January was an encouraging month for global markets, and UK indices were no different (it has been a while since I’ve written that).
The heavily bruised FTSE 250 led the field +5.3%, swiftly followed by the FTSE All-Share and FTSE AIM index +4.5% and +4.4% respectively.
The index performance was mainly led by better than expected results from Retailers, Household Goods and Travel & Leisure businesses. The supermarkets reported bumper sales over the Christmas period, in particular Sainsburys, whilst both Next and JD Sports Fashion comfortably beat analysts’ expectations. JD Sports and their new CEO, Regis Schultz, expanded on the company’s future with a Capital markets day in early February, outlining an ambitious five year strategy to boost revenue, market share in Europe and North American and operating margins by double digits. This was further well received by the market, and the shares have doubled since the October lows.
The oil majors, Shell and BP, both reported historic, all-time results. Shell’s profit more than doubled to $42bn and BP’s new record profits being enough to pay UK household energy bills for a third of the population. The moral argument behind the justification of these profits on the back of high oil and natural gas prices, partly caused by the war in Ukraine, is as contentious as it is dubious.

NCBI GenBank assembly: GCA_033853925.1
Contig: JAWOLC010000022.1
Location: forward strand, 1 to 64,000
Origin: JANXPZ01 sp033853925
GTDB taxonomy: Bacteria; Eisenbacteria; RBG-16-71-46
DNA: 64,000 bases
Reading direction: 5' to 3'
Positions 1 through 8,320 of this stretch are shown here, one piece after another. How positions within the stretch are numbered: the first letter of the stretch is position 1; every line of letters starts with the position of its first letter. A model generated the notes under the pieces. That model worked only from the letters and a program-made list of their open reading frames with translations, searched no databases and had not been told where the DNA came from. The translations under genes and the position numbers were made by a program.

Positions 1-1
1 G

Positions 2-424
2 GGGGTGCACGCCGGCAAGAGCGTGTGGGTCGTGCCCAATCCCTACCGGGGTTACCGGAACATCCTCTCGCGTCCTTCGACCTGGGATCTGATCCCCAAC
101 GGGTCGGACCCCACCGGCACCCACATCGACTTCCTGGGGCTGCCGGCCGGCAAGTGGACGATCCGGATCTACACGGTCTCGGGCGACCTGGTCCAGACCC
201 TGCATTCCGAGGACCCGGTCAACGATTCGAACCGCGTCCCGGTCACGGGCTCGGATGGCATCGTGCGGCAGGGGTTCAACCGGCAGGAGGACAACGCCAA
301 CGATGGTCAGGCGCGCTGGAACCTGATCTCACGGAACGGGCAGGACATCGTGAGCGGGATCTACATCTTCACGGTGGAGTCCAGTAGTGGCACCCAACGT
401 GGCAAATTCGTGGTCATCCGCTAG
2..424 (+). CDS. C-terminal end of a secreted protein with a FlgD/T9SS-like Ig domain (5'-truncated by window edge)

As has been customary recently, macroeconomics have dominated the press over the past few months and over January the green shoots of a slowdown in inflation started to appear. The US led the charge, whilst in the UK inflation dropped to 10.5% in December (down from 10.7% in November) with core inflation (minus food and energy) at 6.3%. In the US the Fed hiked by 25bps and in the UK by 50bps, to 4%, indicating “the first signs that inflation has turned the corner” resulting in rates potentially being close to their peak.
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Please also note the value of investments and the income you get from them may fall as well as rise, and there is no certainty that you will get back the amount of your original investment. You should also be aware that past performance may not be a reliable guide to future performance.